Apart from that, Harry Wilson had two half chances which you’d think he may have scored from if he was in a more confident frame of mind. The first was nearly all of his own making as he burst on to a misplaced pass and tried to beat Smith from twenty five yards – it was a difficult opportunity which was probably no more than a quarter chance in reality, but Wilson has the ability to score goals like that and so there it was disappointing to see a ball which sat up for him nicely be whacked quite a long way wide.

Wilson’s second opportunity came when Joel Bagan, again looking at home in the first team, played one of a few intelligent forward balls that he came up with into the path of Wilson in the inside left channel, but the Wales man never looked convincing as he ended up scuffing his shot straight at Smith.

Wilson was also a little unlucky when his free kick got a slight deflection off the Forest wall and rippled the side netting and sub Junior Hoilett’s first time effort from Bagan’s cross flew not too far over late on, but that was about it from City as far as a possible equaliser went.

So, City ended up with nothing to show from a display that was a big improvement on their dismal showing at Wycombe and the same game as it panned our today under better circumstances (i.e. we weren’t on a losing run) would I’m sure have seen a reaction akin to “we wuz robbed” from some of the same supporters who are now calling for the manager to go.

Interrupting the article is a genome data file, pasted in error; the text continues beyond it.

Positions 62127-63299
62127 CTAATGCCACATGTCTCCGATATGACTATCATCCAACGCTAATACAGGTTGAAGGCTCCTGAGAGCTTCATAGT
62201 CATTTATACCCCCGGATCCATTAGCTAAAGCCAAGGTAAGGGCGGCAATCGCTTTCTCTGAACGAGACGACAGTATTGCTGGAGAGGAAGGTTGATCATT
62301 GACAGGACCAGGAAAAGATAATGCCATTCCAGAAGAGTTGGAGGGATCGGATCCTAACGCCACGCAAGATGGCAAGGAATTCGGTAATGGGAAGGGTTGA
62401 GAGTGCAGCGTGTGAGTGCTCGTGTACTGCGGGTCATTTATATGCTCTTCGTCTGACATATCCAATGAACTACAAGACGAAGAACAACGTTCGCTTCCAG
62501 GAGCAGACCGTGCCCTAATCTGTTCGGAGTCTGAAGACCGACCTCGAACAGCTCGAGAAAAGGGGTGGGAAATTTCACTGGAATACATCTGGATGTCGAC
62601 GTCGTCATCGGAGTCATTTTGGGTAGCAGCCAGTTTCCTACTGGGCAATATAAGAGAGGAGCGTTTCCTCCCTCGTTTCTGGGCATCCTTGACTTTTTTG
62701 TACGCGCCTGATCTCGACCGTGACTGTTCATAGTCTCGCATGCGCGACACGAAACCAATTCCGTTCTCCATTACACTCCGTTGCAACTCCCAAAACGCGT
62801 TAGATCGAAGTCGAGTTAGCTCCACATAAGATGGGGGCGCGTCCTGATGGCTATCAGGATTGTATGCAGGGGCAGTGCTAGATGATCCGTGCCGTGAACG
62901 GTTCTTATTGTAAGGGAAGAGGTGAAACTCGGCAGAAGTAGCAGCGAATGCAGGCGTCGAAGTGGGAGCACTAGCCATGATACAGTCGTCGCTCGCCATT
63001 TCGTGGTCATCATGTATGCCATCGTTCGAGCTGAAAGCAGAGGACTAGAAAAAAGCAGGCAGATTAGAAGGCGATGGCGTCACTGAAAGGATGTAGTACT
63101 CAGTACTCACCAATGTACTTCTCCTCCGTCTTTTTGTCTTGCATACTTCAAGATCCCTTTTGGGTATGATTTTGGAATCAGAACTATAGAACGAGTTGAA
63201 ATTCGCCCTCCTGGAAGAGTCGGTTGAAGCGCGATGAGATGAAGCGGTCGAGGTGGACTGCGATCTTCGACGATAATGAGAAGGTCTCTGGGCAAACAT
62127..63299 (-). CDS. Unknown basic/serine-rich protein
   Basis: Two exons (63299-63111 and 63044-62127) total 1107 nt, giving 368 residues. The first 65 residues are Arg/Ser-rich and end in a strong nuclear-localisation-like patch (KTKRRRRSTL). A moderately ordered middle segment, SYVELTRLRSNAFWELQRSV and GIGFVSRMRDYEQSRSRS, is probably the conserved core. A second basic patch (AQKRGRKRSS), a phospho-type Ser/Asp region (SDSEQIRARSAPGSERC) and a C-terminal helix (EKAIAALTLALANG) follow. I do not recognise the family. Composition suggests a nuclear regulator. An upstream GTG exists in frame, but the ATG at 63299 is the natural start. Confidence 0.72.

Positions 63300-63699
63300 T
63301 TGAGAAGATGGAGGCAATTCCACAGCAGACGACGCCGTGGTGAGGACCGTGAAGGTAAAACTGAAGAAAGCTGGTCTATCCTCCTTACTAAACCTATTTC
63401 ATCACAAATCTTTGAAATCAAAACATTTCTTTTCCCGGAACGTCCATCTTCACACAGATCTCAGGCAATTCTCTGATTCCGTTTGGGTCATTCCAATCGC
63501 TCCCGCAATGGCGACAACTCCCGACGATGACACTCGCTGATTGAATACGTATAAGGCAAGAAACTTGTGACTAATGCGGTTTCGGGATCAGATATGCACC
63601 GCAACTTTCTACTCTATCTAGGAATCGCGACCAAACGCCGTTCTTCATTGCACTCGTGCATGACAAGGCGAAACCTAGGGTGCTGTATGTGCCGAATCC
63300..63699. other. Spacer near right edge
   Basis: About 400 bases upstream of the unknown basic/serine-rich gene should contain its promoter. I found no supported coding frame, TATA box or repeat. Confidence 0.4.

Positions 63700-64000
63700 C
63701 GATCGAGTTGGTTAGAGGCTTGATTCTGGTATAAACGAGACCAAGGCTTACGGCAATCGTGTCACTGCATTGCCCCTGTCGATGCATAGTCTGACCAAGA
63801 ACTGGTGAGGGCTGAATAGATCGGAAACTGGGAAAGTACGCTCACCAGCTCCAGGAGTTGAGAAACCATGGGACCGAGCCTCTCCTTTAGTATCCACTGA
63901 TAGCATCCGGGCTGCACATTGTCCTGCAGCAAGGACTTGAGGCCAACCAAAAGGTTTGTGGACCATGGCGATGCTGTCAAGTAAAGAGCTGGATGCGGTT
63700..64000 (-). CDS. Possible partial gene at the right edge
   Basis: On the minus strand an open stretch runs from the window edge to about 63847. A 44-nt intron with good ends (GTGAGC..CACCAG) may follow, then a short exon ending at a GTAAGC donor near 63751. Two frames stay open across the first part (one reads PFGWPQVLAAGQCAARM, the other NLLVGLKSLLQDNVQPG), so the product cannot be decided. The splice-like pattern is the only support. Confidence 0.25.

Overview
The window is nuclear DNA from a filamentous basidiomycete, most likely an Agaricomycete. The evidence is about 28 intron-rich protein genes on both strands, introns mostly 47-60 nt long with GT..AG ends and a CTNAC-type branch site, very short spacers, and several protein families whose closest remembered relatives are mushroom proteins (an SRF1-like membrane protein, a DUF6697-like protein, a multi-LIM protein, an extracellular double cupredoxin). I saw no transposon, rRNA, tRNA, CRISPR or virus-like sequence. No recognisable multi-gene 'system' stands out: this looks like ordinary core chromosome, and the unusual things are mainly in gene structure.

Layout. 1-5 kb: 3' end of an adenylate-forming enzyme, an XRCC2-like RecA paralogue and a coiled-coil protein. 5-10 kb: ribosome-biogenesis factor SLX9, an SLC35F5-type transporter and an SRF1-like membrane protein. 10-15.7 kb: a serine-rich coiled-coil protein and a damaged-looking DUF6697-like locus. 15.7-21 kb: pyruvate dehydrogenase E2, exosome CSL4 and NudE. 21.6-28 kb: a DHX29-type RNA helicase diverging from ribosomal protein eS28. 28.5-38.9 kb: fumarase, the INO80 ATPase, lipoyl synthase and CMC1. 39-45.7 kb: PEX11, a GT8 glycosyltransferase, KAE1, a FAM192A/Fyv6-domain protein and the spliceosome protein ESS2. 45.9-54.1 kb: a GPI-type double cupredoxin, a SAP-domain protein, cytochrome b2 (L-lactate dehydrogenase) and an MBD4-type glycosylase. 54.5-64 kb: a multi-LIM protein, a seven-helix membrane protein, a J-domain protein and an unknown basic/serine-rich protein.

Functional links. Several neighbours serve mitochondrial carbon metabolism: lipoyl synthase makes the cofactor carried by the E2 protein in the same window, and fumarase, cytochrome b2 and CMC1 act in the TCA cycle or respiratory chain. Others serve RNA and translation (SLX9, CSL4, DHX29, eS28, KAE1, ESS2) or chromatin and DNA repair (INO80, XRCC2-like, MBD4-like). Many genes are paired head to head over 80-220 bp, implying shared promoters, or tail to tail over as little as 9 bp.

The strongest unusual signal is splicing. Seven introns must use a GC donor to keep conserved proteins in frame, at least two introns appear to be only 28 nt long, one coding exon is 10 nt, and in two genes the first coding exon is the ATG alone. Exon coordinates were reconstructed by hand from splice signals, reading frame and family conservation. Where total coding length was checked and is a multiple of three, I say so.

I feel a draw and extra time would have been fair today, but we are where we are and defeat to a Forest team which I’m told had eight changes from the one which played in their last Championship match and generally looked a pretty poor outfit themselves leaves Neil Harris under huge pressure going into a return fixture with league leaders Norwich who beat us comfortably at Carrow Road just before Christmas.

Injuries to Sean Morrison (who hopes to be back in a fortnight) and Sol Bamba, along with the ending of Filip Benkovic’s loan from Leicester and the decision to give Dillon Phillips a debut in goal left City with a makeshift defence with Leandro Bacuna again at right back, Bagan at left back and Joe Bennett alongside Curtis Nelson in the middle.

The rejigged back line couldn’t have made a worse start either – I’m afraid the dodgy stream I was watching froze as the goal was scored so I only have one replay of it to go on, but it seemed to me that Bacuna was nowhere in sight as left back Gaetong Bong crossed to Lyle Taylor who shot crisply past Phillips from twelve yards.

That apart, it was impossible to draw too many conclusions about Phillips or Bennett as a centre back because they were barely tested after that.

 Much of the remaining eighty seven minutes were spent by City trying to break down a resolute, but hardly outstanding Forest team. Another thing I have tended to have a bit of a rant about in recent years on here is our annual no shows in both League and FA Cups, but I won’t this time because I thought there was nothing wrong with the attitude of the team, the annoying aspect of today was how they made so little out of all of that possession.